The gradual reinforcement of Japanese mapping in pre-colonial Taiwan and Korea
Keywords: Transition to Modern Mapping, East Asia, Japan, Taiwan, Korea
Abstract. In East Asia, the modern hydrographical survey was promoted during the Opium War (1840–1842) and the Arrow War (1856–1860) by Western countries, which demanded the establishment of modern trade relations with this area. However, the application of modern mapping such as triangulation to its inlands was limited even at the end of the nineteenth century, because it required stable and innovative governments for implementation. Keeping this uneven extension of modern cartography in East Asia in mind, we should pay attentions also to various map makings, which had been carried out in most of the inlands, in order to unravel the process of transition from early modern to modern cartography. In this presentation, I would like to follow up Japanese mappings in Taiwan and Korea to scrutinize their role for the preparation of modern survey.
Japan had little geographical information of neighbouring countries except China at the start of the Meiji Government, because of the long national seclusion during the Tokugawa Era, Accordingly, it depended heavily on foreign source in this period. Concerning Korea, Japanese army printed a large map titled “A complete map of Korea” (Fig. 1), compiling Western charts, native maps of Korea, and maps of China, which were affiliated with the Qing Imperial Atlas of the 18th century. As for Taiwan, various materials including Western charts, maps prepared by an American former consul at Amoy and a Chinese administrative map copied secretly at the residence of a high official of Taiwan were gathered and translated into Japanese for the use of military expedition in 1874.
However, a stark contrast is found concerning subsequent map making in these two areas. After the treaty of Kanghwa (1876), Japanese navy promoted hydrographical survey of coasts of Korea, which had not been surveyed yet by Western ships under the pretext of the search of new treaty port. In addition, army officers were dispatched to Japanese diplomatic offices in Korea for land survey after the Imo Military Rebellion (1882). Traversing with compass and pacing was commonly conducted by them. Up to the start of the Sino-Japanese War (1894), Japanese army prepared 64 sheets of 1 : 200,000 maps to cover most of the territory of Korea compiling geographical information accumulated mainly during 1880s. In contrast, only one sheet of 1 : 200,000 and one sheet of 1 : 500,000 maps were printed till the end of 1894 for Taiwan, which had been unexpected to be battlefield (Fig.2).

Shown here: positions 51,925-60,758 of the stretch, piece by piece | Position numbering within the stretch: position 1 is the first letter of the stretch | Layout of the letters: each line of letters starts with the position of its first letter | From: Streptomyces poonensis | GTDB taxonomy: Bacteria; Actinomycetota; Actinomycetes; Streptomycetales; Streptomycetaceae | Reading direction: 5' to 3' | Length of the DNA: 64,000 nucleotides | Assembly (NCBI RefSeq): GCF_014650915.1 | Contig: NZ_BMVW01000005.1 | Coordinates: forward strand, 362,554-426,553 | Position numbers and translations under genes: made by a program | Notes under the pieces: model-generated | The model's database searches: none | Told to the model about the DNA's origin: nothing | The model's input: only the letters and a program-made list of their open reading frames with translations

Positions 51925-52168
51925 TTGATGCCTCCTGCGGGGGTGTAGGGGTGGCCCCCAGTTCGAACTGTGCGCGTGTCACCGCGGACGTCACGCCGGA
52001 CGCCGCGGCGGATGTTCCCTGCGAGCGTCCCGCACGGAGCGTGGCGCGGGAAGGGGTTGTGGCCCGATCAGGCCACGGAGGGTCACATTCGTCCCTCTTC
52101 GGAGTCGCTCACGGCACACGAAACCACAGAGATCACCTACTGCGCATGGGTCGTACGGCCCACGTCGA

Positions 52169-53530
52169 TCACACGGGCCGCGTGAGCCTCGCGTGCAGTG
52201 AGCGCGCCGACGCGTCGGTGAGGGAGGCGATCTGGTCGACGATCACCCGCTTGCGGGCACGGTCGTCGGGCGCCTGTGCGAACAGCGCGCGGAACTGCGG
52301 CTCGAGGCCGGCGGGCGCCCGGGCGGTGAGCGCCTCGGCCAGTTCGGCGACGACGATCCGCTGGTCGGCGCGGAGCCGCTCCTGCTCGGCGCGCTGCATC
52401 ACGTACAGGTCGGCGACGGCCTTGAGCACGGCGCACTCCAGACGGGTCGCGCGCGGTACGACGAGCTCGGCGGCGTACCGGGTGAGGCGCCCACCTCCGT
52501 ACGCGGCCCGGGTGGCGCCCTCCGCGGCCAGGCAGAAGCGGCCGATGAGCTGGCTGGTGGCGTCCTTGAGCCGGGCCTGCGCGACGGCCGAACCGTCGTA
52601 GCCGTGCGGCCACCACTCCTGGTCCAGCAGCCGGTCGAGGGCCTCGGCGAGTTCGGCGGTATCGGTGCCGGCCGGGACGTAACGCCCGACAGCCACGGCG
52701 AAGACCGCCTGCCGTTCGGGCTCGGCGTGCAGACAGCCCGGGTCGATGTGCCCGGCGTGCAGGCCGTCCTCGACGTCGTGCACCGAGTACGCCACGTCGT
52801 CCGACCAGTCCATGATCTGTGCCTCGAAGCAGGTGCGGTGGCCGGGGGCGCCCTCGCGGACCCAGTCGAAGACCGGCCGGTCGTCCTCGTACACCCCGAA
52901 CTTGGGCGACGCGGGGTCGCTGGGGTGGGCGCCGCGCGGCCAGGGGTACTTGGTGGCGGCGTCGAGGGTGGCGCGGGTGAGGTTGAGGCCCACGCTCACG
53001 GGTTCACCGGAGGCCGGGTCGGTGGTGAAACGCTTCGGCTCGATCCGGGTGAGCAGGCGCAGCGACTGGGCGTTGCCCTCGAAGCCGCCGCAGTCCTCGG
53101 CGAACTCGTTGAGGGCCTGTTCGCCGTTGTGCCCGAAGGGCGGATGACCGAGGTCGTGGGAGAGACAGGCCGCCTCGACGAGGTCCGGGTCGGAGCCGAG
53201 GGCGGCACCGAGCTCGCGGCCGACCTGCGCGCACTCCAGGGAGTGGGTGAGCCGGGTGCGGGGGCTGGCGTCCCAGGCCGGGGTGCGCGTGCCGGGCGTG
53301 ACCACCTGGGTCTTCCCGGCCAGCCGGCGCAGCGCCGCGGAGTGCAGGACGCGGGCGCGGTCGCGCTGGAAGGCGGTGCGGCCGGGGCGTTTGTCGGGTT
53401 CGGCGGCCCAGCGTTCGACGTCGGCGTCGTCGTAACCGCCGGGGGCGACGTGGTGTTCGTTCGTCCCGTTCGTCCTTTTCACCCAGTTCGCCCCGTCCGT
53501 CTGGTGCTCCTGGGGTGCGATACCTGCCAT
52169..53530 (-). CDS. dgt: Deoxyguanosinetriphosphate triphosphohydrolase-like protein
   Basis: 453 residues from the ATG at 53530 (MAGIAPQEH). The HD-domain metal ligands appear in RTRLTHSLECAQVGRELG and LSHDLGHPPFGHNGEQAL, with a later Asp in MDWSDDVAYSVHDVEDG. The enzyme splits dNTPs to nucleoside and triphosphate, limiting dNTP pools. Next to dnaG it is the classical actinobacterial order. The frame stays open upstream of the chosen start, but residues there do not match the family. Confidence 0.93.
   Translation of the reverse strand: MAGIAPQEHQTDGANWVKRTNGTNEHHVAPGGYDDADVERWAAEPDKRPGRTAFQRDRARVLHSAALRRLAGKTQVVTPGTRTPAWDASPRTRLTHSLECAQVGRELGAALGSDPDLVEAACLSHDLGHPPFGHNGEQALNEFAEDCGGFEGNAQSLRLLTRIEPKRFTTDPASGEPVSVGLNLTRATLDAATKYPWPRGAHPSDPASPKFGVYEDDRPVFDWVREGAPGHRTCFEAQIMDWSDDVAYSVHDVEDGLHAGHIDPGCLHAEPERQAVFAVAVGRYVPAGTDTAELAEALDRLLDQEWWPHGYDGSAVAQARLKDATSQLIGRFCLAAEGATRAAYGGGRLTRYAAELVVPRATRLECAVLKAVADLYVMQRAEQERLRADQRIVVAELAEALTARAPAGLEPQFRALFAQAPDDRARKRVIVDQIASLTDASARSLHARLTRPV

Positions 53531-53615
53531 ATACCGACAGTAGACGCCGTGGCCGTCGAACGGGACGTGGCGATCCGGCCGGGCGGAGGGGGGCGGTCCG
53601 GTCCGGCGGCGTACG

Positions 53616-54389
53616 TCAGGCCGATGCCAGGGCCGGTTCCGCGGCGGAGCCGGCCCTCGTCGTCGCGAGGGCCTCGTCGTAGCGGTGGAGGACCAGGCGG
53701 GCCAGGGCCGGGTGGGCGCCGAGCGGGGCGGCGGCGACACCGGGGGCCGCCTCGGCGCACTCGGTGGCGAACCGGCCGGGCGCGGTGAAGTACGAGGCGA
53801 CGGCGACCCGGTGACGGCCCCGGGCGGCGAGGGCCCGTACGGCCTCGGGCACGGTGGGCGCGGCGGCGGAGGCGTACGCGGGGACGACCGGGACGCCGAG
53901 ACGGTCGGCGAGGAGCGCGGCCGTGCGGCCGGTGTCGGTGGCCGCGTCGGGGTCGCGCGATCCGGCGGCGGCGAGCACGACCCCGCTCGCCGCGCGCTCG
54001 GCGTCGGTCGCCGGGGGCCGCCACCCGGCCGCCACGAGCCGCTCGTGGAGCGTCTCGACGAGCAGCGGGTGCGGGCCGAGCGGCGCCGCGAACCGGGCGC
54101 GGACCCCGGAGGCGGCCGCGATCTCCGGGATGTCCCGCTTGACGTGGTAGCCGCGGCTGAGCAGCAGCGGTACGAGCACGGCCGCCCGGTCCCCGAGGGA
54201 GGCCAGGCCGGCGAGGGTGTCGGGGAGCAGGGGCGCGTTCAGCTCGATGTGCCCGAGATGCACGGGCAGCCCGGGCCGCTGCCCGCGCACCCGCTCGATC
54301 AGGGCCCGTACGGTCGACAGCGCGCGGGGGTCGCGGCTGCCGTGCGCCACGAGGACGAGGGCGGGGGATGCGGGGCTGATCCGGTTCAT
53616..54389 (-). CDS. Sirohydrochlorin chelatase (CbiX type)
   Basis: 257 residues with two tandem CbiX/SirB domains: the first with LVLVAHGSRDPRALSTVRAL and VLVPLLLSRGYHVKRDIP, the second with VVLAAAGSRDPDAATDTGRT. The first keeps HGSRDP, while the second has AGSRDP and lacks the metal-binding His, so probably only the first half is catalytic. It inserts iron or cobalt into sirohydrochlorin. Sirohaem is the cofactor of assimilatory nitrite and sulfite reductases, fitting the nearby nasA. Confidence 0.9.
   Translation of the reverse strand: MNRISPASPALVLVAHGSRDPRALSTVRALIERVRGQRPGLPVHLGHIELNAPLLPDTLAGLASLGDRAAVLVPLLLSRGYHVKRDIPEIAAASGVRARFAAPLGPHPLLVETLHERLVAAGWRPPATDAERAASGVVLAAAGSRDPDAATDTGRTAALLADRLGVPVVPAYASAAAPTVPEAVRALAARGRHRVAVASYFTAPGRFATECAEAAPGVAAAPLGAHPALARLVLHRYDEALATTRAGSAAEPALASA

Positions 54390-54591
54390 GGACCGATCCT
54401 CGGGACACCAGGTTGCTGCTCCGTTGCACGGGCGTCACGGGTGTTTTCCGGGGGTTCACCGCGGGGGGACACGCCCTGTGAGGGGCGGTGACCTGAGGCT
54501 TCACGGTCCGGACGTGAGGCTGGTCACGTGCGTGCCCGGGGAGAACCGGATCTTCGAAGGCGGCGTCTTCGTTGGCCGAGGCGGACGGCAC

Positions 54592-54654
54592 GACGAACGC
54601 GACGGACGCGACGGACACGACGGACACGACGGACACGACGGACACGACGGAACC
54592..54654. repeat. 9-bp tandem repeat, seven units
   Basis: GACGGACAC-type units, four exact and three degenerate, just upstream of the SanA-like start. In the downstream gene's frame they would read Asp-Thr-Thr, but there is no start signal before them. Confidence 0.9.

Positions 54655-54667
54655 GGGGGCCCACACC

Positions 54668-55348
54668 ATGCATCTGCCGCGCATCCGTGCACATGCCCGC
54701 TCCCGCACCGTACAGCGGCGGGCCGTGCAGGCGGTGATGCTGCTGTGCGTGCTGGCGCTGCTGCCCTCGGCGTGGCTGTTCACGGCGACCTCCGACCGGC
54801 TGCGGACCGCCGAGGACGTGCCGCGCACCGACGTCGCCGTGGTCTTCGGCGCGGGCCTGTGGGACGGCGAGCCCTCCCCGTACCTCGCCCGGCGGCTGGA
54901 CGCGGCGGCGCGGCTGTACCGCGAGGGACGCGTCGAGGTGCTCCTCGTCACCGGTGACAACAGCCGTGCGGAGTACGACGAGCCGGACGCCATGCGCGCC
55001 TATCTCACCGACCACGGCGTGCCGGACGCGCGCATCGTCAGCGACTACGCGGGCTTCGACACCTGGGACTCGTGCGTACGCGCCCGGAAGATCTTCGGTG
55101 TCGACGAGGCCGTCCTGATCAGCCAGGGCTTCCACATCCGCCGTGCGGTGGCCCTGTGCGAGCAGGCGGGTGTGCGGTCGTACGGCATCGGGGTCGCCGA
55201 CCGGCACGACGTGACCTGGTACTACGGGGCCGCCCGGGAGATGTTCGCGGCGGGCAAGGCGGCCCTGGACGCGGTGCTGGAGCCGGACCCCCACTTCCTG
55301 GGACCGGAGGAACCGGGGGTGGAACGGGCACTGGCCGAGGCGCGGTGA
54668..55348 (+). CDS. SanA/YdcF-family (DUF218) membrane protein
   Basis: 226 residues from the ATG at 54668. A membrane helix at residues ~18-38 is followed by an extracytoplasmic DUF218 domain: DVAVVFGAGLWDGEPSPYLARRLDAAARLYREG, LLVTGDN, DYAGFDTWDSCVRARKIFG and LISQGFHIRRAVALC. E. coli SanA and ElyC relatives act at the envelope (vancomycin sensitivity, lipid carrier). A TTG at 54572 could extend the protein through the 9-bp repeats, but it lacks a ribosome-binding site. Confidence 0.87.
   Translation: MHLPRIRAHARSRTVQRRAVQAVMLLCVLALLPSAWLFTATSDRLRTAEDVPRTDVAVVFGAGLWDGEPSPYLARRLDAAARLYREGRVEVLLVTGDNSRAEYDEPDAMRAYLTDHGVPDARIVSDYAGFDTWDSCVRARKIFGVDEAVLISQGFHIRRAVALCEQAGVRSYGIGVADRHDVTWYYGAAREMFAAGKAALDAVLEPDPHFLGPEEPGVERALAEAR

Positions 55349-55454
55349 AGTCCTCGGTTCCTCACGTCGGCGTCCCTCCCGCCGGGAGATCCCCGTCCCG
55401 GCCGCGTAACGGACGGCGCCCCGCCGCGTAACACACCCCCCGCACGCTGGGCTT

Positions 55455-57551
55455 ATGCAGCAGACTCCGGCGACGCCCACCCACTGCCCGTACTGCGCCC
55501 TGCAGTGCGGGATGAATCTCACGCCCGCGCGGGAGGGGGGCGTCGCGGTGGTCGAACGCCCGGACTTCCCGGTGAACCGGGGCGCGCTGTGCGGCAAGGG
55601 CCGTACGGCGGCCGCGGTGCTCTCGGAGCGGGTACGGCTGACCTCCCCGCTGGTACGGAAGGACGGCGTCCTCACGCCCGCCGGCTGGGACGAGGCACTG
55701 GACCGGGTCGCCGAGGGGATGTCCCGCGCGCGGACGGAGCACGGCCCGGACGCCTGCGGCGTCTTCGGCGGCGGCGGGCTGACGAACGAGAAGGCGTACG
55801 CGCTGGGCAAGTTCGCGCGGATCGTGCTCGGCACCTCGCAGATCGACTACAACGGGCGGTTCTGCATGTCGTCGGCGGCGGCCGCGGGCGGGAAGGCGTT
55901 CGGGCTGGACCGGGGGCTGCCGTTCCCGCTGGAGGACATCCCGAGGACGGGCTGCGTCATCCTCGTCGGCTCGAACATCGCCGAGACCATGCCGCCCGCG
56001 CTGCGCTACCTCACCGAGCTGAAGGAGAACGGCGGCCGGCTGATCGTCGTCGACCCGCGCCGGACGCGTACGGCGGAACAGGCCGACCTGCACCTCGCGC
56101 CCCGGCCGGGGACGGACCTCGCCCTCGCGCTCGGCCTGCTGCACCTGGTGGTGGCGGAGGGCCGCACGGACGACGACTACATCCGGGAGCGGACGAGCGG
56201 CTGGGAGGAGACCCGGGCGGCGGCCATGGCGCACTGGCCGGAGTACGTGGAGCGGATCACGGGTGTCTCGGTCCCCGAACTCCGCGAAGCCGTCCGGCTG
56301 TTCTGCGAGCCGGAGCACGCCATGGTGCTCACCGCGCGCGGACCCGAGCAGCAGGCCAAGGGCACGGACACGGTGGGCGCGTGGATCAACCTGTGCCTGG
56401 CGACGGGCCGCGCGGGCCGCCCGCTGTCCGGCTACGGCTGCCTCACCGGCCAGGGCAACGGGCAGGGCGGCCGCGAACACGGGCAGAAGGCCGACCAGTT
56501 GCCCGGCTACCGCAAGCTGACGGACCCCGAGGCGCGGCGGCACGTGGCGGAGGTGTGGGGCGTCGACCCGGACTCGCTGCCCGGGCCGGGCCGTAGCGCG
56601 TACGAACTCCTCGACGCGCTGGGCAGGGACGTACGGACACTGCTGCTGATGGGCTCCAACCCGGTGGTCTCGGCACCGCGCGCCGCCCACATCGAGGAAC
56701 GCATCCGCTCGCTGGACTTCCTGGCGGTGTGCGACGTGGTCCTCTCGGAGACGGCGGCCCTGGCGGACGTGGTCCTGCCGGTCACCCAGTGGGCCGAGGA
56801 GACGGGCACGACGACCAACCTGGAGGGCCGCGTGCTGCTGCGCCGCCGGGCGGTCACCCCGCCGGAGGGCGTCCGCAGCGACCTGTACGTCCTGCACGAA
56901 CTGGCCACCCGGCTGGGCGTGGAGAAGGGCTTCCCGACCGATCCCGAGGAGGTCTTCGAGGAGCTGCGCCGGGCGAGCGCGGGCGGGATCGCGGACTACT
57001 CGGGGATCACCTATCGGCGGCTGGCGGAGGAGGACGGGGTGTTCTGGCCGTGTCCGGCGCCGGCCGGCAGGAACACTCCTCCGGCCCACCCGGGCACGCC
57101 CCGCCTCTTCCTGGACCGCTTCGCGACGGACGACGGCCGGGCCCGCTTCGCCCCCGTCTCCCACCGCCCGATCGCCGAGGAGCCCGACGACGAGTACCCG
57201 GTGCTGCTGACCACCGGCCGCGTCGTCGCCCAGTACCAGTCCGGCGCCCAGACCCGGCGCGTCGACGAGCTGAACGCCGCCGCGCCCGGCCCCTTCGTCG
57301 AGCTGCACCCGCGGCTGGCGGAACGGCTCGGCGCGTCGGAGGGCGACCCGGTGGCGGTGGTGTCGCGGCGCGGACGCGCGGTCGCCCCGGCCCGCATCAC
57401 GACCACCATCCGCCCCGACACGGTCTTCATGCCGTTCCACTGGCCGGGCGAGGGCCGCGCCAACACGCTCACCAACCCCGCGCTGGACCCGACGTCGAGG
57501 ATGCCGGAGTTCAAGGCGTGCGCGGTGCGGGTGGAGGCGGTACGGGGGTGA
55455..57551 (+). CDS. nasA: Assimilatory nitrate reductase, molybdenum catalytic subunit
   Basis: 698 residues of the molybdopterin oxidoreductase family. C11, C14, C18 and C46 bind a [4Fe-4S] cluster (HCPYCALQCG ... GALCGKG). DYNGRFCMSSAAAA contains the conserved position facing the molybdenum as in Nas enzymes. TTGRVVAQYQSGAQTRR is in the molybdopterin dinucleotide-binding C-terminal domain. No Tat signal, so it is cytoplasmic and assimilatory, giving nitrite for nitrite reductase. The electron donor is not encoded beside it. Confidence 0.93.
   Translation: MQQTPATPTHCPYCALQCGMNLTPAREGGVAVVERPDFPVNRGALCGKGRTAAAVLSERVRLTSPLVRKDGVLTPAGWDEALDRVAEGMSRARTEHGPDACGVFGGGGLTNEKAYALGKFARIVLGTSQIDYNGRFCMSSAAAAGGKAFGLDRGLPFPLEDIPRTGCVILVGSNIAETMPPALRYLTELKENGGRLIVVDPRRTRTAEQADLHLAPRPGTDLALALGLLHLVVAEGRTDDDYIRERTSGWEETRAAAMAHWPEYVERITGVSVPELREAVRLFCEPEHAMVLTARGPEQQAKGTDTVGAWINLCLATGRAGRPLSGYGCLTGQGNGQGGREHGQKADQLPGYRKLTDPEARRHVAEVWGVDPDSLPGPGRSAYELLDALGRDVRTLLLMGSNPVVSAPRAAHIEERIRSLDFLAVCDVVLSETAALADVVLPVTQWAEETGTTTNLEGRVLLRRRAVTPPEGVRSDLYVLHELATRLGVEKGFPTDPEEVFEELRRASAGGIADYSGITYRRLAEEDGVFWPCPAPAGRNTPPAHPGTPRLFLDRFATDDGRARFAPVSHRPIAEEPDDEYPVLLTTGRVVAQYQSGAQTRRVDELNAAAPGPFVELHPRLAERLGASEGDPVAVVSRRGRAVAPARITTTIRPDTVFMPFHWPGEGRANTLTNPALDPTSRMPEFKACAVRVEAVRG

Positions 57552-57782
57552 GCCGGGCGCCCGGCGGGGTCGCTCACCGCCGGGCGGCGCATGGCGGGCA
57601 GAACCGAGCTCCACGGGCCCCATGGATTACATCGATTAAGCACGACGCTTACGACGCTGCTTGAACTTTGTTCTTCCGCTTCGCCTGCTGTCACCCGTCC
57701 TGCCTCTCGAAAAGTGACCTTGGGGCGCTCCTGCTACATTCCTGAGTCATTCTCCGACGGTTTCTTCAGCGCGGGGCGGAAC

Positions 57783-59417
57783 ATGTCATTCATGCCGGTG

However, Japanese army concentrated surveyors to Taiwan for plane table surveying after the conclusion of the peace treaty of Shimonoseki (1895), in which the cession of Taiwan was specified. Until 1903, 147 sheets of 1 : 50,000 and 1 : 20,000 maps, which covered coastal areas, were completed. Although the same kind of military survey was started in Korea, it took longer time to cover the whole area than that in Taiwan, mainly because of the native people’s resistance movements against it.
Subsequent cadastral and topographical surveys including triangulation in colonial Taiwan and Korea were carried out on the basis of these preceding mappings. In addition to geographical knowledge summarized in these transitional maps, surveyors who had mastered specialized skills during the wartime mapping played important roles in these colonial projects. It should be also noted native youth were trained and hired for these surveys.